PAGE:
As a matter of fact not only does Google direct you to Unitarian Universalists churches and the UUA website, but it also leads to many other mainline Christian and Jewish religious groups, and to a wide variety of Non-governmental organizations which all share what appears to be the goal of helping people. So, if Glen Beck is right and the term “social justice “ is an evil, an un-American “socialist” code term — then he must also be correct in asserting that the evil goals of “social justice” are pervasive.

Perhaps the best place to begin to understand why the idea of “social justice” has become such a polarizing term and its opposition a rallying cry for many libertarians, tea partiers, conservatives, and cranks is with a quick history of the idea of “justice.” “Justice” would seem to be something that everyone can agree is a good thing?

So what is justice? A few weeks ago some of us watched the “Justice” session from the Necessity of Virtue video series by Rev Dr. Galen Guengerich – “Justice” Guengerich says relates to loyalty, citizenship, teamwork, fairness, equality and equity. And,

“is a process; a procedure we follow in our political lives to ensure that all of us are maximally free to pursue whatever goals we choose in life. Justice is also a purpose, a set of goals we pursue in our religious lives to ensure that all of us fulfill our potential.”

One legal dictionary defines the noun “justice” as “fairness” and “moral rightness” as a “scheme or system of law in which every person receives his, her, its due from the system, including all rights both natural and legal from the system. It goes on to explain how the nature of law and the courts often leads to those with power and money having advantage and influence on the nature of legal justice. (1981-2005 by Gerald N. Hill and Kathleen T. Hill)

The Center for Economic and Social Justice explains “justice” this way,

Functionally, “justice” is a set of universal principles, which guide people ( in judging) what is right, and what is wrong, no matter what culture and society they live in. (CESJ website)

The center also distinguishes charity from justice by explaining that justice is distinct from the virtue of charity …While justice deals with the substance and rules for guiding ordinary, everyday human interactions, charity deals … cases where (one gives) to relieve the suffering of a person in need…True charity involves giving without any expectation of return. (and it continues) But it (charity) is not a substitute for justice. (CESJ website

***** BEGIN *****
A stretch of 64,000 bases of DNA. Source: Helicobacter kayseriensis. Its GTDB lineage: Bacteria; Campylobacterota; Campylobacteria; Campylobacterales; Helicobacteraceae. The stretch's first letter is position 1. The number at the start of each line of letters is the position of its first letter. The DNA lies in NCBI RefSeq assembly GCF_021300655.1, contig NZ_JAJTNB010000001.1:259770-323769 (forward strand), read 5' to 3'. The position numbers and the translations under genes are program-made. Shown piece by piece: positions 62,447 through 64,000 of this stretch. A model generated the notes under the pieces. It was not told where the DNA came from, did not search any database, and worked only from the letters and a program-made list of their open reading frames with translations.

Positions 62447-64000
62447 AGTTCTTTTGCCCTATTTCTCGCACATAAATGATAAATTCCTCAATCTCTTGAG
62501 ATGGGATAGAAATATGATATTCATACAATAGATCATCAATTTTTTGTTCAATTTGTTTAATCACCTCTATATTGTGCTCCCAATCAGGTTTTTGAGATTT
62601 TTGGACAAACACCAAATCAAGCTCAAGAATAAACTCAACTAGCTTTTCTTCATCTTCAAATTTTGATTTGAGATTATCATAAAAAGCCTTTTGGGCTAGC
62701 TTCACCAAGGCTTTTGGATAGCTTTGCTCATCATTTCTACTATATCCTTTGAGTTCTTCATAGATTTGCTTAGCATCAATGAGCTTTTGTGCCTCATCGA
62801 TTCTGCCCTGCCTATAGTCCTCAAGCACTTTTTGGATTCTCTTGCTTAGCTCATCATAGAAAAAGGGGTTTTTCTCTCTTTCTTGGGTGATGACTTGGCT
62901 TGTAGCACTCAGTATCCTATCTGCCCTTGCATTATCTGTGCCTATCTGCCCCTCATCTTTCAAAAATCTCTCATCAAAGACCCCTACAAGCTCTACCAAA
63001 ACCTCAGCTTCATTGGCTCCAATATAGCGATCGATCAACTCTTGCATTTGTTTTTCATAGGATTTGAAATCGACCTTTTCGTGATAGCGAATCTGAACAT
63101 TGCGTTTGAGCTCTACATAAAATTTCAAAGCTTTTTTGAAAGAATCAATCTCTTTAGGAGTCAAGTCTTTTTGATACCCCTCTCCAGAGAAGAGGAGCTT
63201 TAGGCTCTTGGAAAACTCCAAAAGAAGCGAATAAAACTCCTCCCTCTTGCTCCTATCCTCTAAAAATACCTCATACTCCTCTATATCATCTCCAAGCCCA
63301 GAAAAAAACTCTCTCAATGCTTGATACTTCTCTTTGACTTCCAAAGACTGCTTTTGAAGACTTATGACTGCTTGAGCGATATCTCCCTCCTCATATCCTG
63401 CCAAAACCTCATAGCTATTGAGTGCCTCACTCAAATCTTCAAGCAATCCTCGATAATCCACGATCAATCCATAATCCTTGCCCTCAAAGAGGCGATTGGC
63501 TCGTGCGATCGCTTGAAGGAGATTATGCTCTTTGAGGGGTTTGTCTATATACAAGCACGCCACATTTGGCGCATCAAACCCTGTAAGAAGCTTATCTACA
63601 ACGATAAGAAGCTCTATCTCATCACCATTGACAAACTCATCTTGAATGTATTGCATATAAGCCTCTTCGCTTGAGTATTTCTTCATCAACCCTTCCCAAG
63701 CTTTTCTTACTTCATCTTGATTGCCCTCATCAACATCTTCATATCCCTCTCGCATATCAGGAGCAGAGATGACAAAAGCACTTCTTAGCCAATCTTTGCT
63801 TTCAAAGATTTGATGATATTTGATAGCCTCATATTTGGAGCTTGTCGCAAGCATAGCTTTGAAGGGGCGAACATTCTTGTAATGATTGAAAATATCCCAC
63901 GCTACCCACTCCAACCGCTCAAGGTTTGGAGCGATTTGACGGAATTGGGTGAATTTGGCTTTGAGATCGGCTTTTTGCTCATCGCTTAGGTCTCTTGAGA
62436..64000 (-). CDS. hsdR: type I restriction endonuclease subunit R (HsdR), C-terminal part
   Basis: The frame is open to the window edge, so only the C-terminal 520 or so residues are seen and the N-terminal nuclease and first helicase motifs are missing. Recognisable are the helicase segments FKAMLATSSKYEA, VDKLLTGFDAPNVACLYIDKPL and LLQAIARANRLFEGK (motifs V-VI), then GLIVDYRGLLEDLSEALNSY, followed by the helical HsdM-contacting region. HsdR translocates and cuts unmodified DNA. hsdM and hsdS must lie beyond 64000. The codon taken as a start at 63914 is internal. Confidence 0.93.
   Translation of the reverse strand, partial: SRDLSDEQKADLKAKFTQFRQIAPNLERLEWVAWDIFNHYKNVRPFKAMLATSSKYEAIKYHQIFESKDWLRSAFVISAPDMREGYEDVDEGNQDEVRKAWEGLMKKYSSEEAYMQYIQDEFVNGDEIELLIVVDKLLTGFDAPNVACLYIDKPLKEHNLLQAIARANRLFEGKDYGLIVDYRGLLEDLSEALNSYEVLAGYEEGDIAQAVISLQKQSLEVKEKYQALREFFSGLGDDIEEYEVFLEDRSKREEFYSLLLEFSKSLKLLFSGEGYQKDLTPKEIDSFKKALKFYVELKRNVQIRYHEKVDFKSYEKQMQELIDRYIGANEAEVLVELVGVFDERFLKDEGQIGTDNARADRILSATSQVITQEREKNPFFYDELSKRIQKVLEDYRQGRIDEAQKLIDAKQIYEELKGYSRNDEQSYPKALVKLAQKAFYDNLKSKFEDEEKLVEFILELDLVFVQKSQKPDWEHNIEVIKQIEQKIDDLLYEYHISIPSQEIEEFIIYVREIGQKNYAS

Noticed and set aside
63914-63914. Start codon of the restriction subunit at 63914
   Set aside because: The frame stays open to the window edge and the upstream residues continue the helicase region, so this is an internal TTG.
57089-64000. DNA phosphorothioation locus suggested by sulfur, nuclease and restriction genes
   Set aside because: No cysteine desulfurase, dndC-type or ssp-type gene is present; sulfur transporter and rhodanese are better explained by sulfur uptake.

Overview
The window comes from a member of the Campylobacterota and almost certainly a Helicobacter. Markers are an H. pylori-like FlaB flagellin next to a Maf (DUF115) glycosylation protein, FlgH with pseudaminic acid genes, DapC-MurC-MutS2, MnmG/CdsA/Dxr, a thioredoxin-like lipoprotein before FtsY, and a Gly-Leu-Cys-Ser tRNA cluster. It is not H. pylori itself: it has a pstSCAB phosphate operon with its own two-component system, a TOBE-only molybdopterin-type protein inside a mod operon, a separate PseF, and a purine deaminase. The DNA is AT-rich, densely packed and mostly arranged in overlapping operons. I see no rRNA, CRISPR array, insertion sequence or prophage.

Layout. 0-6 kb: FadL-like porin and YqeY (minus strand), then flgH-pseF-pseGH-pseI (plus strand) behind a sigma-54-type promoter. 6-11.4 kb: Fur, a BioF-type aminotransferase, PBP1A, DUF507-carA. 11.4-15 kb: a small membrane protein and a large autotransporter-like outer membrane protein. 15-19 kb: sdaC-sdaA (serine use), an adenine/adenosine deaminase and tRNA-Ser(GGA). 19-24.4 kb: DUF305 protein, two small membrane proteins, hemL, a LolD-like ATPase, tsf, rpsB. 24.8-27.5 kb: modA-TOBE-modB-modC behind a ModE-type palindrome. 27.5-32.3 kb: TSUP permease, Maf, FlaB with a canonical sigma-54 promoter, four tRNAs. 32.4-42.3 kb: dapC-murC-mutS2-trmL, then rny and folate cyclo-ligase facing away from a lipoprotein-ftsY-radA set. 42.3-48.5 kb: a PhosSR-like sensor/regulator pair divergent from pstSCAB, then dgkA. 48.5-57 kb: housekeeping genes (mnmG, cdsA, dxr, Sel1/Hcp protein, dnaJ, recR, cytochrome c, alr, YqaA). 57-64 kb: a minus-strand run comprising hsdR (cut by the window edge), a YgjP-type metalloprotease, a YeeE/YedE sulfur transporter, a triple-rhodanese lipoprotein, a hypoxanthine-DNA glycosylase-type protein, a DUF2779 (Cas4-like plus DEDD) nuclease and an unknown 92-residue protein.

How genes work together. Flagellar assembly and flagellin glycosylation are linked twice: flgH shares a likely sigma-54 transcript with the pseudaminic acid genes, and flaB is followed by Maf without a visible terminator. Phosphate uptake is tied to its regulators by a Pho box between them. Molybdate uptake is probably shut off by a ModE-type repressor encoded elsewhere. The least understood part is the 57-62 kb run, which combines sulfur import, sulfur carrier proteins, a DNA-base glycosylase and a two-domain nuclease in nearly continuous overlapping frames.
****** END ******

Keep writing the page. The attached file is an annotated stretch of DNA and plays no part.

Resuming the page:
So if justice is the system that guides people in judging what is right and fair – then “Lady Justice” is often pictured wearing a blind fold to remind us that all people deserve to be treated equally by the law; old people, and young, that the law provides a level playing field where everyone has equal access to the same rules. Justice is “blind” because whether you are Joe Shmo or Lindsey Lohan it is not OK to take things that do not belong to you!

Blind justice makes for a level playing field, —which fosters justice,— except, of course, even if the playing field is level, chances are that not everyone arrives with similarly equipped or with equal training or physical abilities and that is where “Social Justice” enters the conversation.

According to the Center for Economic and Social Justice,Social justice is the virtue, which guides us in creating those organized human interactions we call institutions. In turn, social institutions, when justly organized, provide us with access to what is good for the person, both individually and in our associations with others. Social justice also imposes on each of us a personal responsibility to work with others to design and continually perfect our institutions as tools for personal and social development. (CESJ website)

A most interesting demonstration of a truly “just” society would have each one of us write down our lives – the salient features – our net worth; financial resources, access to health care, education etc. on a piece of paper and then for all those papers to be placed in a giant jar and then to imagine that each of us were to blindly draw one out – and in a just society the wealth or resources would be pretty evenly distributed and we would then each be fairly content with the life we had drawn!

Back from Summer Hiatus

Good news! The UUCIF Social Justice blog is back from its unplanned summer hiatus. I’m sorry I wasn’t posting regularly, I got overwhelmed with some other stuff going on this summer (including an overflowing inbox in the email account that sends me my justice news).

Anyway, onto the social justice news:

Breaking News:

Correction: There will be a delay of a week while motions are filed with the appeals court. If the court does not take it up, gay marriage will resume. The judge in the Proposition 8 case in California has decided not to approve a stay of his motion while appeals are heard, so gay marriage is legal again in California!


UUA President Peter Morales was arrested, along with 28 other UUs, on July 29th in Phoenix for civil disobedience in conjunction with the Day of Non-Compliance with Arizona’s new immigration laws. Learn more at

College students brought to this country illegally as children often face deportation. The DREAM Act would change that, but first it has to pass Congress. Learn more and sign the petition at Citizen Orange. The Fort Worth Star-Telegram had an excellent editorial on the subject.

Mountain-Top Removal:

Appalachia Rising, September 25-27, 2010, in Washington, DC: People from Appalachia and from across America will join together in Washington, DC, in an effort to ban mountain-top removal mining. Learn more at the Appalachia Rising website.

Bulletin Board: Standing on the Side of Love

Today’s bulletin board is about the Standing on the Side of Love program organized by the UUA. Next week’s service is also about Standing on the Side of Love and reimagining Valentine’s Day. I also included a newspaper article about the 50th anniversary of the sit-ins.